Technology can change the face of learning

South Africa needs to undergo a learning revolution to keep up with the demands of the Fourth Industrial Revolution and improve the way young South Africans learn.

This according to Michael Wolf, CEO of Formula D – an interactive experience design firm that seeks to make learning accessible and fun using interactive technologies and game design. Wolf was speaking at the SA Innovation Summit 2018, which kicked-off in Cape Town this week. He was one of several delegates delivering commentary on the Ed tech that works, building pragmatic innovations for SA’s wicked problems panel earlier today.

“To tackle this systemic, multi-layered, wicked problem of education in South Africa, we need to generate societal consent around the value of education. If we manage to nurture a culture of learning in South Africa, we might be able to create enough momentum to shift our focus toward a better education system. A revised system supported by teachers, parents and policy makers,” Wolf says.

Education is one of the country’s top three national priorities and government has allocated R1 trillion towards it for the next three years. Basic education will earn the bulk of the spend.

Wolf explains that a learning revolution involves using innovation to effectively change the way kids learn, and ultimately better understand complex subjects like maths and science in particular. South Africa is ranked one of the poorest performing nations in the world when it comes to maths and science. According to a report released by the Institute for Race Relations (IRR) earlier this year, only 33 percent of matrics passed maths with a grade of 40 percent or higher and only 18.3 percent of government schools have science laboratories.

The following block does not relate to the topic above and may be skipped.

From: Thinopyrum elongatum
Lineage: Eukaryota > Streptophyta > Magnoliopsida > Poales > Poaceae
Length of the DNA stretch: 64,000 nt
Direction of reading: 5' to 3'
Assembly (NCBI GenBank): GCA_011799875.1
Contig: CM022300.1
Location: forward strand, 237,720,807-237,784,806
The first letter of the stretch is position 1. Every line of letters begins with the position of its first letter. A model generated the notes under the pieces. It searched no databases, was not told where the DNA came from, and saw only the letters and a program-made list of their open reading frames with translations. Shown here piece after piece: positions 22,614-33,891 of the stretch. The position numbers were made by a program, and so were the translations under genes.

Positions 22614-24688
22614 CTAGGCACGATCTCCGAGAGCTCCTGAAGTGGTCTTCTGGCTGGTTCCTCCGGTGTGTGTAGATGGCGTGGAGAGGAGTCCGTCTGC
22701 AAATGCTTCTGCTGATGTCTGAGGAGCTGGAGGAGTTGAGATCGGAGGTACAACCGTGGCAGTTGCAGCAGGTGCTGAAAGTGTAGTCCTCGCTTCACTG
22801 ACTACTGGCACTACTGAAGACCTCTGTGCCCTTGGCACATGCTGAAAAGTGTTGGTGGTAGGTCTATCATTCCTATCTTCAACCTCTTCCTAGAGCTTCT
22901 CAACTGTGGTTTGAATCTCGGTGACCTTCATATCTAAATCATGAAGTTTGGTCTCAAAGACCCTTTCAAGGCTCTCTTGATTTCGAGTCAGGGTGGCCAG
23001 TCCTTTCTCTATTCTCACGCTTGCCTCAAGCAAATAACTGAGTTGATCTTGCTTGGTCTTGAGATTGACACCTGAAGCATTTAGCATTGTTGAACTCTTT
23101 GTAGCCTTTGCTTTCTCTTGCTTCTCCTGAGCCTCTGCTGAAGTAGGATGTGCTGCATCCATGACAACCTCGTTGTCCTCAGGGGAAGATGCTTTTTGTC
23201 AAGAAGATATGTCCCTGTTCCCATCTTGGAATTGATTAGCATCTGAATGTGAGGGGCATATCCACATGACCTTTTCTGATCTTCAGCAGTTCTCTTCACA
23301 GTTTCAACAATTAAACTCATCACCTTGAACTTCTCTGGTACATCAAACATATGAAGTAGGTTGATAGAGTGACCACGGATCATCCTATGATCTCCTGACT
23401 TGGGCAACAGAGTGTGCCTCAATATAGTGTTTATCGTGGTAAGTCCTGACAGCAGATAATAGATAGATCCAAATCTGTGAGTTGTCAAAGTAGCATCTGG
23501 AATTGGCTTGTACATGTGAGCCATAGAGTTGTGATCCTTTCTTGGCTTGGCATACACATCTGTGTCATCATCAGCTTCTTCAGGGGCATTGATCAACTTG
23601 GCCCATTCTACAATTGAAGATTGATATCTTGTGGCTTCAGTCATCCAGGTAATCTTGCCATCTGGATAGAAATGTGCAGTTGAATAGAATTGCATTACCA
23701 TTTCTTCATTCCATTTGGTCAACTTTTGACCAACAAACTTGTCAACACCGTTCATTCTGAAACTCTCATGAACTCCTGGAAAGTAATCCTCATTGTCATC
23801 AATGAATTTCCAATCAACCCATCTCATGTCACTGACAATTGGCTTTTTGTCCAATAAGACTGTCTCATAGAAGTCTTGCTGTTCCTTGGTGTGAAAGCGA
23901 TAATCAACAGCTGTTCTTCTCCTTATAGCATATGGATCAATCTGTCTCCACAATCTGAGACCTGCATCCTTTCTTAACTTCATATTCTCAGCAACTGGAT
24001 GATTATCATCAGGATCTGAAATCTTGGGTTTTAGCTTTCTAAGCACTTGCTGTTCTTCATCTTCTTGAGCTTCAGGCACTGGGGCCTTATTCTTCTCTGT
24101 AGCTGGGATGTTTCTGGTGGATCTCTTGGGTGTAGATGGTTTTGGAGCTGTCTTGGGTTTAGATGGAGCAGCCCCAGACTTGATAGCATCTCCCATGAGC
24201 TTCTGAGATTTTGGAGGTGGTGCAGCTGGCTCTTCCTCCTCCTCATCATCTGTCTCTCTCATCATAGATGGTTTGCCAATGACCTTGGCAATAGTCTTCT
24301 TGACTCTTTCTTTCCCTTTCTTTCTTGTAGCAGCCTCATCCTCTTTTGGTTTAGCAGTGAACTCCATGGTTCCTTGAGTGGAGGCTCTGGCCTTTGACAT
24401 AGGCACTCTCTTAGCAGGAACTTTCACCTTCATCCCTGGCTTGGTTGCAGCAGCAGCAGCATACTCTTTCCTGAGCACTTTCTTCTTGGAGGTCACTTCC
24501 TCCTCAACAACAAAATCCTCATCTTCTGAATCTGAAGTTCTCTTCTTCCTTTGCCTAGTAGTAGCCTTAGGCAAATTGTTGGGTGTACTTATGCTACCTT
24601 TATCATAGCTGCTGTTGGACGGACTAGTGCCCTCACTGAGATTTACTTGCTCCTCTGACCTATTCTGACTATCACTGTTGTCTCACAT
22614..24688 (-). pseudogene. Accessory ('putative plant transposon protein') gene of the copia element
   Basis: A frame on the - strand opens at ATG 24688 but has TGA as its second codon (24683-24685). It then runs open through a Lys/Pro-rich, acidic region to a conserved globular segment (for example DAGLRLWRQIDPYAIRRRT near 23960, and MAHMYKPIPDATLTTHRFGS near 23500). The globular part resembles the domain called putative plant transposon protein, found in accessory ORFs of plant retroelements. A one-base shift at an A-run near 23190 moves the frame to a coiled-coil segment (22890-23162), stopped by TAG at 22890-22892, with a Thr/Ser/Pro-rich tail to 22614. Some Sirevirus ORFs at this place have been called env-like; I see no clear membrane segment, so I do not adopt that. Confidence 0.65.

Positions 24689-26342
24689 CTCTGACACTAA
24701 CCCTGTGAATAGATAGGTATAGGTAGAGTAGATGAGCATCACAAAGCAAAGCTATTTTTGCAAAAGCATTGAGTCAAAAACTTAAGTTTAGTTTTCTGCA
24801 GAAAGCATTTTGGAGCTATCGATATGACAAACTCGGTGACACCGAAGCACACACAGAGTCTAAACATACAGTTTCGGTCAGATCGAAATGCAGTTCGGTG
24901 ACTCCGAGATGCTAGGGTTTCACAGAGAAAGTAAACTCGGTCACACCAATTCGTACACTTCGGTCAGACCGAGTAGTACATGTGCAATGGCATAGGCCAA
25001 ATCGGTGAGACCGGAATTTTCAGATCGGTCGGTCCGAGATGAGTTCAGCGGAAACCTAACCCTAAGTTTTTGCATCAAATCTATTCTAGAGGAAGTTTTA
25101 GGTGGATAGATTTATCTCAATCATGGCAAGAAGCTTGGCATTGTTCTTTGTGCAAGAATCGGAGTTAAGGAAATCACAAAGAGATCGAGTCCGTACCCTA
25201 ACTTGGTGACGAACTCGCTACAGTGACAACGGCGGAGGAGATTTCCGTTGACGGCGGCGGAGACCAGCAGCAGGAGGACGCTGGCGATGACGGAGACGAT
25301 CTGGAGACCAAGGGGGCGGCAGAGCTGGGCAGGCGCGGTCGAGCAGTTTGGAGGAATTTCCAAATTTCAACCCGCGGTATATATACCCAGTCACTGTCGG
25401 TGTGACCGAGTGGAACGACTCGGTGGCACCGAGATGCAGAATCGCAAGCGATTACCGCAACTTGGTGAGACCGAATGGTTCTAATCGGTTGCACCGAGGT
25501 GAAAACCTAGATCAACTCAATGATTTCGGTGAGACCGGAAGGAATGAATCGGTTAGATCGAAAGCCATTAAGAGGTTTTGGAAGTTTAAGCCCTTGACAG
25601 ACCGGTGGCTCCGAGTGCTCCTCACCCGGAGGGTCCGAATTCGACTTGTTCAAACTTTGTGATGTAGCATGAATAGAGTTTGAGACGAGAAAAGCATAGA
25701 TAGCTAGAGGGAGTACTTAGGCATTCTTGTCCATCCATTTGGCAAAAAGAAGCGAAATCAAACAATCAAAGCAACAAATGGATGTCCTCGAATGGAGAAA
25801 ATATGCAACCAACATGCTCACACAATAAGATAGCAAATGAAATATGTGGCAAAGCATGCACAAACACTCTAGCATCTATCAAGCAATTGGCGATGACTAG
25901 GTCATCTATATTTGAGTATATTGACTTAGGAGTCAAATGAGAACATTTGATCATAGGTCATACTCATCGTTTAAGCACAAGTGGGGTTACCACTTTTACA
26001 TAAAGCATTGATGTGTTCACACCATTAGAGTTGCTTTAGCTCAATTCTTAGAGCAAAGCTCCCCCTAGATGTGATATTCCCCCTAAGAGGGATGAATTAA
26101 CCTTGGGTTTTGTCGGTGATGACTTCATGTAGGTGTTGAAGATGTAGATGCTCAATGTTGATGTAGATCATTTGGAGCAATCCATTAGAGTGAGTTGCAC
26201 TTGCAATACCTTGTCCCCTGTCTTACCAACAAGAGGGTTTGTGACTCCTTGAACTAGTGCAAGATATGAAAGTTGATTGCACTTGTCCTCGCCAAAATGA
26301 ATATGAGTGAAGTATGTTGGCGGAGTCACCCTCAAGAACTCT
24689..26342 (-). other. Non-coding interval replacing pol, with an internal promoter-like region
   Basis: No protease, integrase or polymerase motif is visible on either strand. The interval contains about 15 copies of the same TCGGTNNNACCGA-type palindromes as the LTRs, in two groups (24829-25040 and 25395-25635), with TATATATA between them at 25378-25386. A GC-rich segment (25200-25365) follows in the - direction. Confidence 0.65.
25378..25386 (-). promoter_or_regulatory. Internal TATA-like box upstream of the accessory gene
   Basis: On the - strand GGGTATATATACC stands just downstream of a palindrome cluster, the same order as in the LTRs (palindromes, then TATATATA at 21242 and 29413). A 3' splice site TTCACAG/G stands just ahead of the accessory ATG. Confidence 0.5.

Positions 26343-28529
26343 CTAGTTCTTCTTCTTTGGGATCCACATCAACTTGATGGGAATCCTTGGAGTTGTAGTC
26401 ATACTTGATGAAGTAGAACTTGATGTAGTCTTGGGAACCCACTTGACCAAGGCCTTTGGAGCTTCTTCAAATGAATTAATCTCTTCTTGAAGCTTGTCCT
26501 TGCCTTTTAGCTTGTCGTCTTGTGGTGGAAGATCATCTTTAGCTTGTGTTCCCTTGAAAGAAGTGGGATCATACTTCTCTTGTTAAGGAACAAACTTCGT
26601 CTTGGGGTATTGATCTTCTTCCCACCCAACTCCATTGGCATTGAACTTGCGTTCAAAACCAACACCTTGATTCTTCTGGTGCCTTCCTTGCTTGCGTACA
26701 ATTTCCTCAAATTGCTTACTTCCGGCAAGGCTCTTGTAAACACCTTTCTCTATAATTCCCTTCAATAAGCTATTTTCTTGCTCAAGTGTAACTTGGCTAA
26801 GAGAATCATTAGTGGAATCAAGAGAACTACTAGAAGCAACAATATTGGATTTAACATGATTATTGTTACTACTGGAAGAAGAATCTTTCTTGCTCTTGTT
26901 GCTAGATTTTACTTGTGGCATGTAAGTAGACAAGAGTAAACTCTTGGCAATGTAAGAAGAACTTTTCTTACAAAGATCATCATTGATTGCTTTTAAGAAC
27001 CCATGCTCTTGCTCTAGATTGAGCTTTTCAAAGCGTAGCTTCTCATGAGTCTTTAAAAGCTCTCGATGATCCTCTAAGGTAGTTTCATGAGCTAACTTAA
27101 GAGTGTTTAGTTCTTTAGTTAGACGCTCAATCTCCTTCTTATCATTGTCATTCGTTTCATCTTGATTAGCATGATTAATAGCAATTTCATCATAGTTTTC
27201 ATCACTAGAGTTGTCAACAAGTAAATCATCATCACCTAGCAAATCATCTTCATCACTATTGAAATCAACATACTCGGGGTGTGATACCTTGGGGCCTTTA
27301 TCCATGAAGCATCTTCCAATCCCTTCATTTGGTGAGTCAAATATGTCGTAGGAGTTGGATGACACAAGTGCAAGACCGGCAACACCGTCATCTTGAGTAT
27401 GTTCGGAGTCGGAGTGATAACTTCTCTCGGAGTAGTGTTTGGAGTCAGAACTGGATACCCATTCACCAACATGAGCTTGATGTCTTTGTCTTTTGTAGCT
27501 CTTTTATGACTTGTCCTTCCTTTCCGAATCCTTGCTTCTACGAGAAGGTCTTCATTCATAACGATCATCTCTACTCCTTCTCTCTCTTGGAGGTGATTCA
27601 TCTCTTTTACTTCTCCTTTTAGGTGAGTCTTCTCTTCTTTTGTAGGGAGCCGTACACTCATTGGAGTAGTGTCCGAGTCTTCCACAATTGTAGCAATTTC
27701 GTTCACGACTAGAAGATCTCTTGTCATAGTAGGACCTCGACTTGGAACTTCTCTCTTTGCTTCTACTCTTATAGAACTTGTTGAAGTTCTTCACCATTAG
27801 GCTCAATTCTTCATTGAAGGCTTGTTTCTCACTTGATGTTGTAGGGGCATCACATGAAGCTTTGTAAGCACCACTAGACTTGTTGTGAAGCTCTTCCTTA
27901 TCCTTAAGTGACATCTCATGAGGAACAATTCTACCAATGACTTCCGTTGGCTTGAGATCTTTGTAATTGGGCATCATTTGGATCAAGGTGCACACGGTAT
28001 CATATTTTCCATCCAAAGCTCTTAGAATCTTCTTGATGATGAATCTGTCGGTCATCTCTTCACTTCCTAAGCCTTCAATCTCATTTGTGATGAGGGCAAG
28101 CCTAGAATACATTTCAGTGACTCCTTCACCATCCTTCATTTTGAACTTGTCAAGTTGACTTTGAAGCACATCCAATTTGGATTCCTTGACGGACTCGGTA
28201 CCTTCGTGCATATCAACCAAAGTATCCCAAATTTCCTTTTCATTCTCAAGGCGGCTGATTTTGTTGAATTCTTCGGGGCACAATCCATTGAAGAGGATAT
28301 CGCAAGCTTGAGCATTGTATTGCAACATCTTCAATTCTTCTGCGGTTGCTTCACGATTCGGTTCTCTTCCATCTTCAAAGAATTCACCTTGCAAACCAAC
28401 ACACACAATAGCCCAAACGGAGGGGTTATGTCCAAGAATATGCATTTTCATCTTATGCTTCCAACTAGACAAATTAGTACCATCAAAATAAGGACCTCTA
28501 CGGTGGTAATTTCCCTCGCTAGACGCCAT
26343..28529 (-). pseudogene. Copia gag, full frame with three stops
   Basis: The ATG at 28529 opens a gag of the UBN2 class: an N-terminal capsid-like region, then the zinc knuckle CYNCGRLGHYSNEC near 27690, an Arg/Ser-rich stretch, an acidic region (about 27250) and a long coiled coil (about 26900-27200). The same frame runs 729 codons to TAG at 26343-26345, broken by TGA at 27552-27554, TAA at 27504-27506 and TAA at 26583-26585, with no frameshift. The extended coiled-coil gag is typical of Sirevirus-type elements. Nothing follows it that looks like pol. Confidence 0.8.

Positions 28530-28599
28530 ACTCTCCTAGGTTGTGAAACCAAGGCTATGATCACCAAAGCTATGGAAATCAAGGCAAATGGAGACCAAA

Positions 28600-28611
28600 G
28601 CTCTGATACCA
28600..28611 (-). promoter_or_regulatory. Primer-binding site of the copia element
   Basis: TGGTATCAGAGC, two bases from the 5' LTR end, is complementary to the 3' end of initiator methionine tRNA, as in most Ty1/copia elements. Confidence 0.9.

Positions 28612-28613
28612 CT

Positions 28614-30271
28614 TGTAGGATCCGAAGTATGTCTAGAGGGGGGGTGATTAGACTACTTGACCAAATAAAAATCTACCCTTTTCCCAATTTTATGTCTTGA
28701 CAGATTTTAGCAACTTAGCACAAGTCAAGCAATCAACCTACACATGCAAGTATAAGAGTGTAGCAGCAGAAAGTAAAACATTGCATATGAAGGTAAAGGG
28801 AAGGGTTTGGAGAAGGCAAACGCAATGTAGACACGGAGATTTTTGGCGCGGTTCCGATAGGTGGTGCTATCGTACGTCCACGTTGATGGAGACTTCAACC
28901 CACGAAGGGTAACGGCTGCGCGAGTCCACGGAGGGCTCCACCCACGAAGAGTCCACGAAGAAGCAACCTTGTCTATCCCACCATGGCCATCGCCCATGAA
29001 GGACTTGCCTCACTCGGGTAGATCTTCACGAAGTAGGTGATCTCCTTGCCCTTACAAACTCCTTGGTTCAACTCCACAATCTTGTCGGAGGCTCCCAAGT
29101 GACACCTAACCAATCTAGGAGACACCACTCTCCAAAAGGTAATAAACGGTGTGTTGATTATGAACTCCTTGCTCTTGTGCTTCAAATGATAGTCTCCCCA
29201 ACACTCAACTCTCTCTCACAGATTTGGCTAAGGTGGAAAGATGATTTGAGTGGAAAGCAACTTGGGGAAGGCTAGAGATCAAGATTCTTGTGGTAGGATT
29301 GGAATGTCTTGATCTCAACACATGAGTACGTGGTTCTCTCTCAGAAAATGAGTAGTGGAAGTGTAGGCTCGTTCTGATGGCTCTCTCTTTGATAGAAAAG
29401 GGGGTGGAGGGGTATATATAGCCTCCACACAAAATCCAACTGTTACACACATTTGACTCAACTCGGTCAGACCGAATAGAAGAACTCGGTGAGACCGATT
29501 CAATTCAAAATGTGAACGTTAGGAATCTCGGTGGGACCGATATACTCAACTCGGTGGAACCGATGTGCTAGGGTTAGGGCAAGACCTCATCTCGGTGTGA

To improve these figures, Wolf says making use of informal learning space outside the schools framework is essential, and will provide a platform that helps to coach kids on how to best understand these complex subjects. Alternative learning spaces include community libraries, science centres and museums, which can easily substitute deficiencies in the formal education sector.

“We need to make learning more appealing by unlocking those opportunities to learn in unique ways. Since our schools are under resourced, we need to think of out-of-the-box ways to get this right. Imagine kids could tap into unused teaching resources like unemployed teachers or academics outside of school? Or have access to school facilities during the holidays, as well as the learning technology tools that will help them develop into individuals who understand these subjects completely,” Wolf says.

Formula D has developed learning innovations for Two Oceans Aquarium in Cape Town; Constitution Hill in Johannesburg; the Rockefeller Foundation; Frost Science Museum in Miami, as well as a host of other educational centres locally and internationally.

“The time has come for a learning revolution to transform the face of education in South Africa and with tech and innovation we can get it right,” Wolf says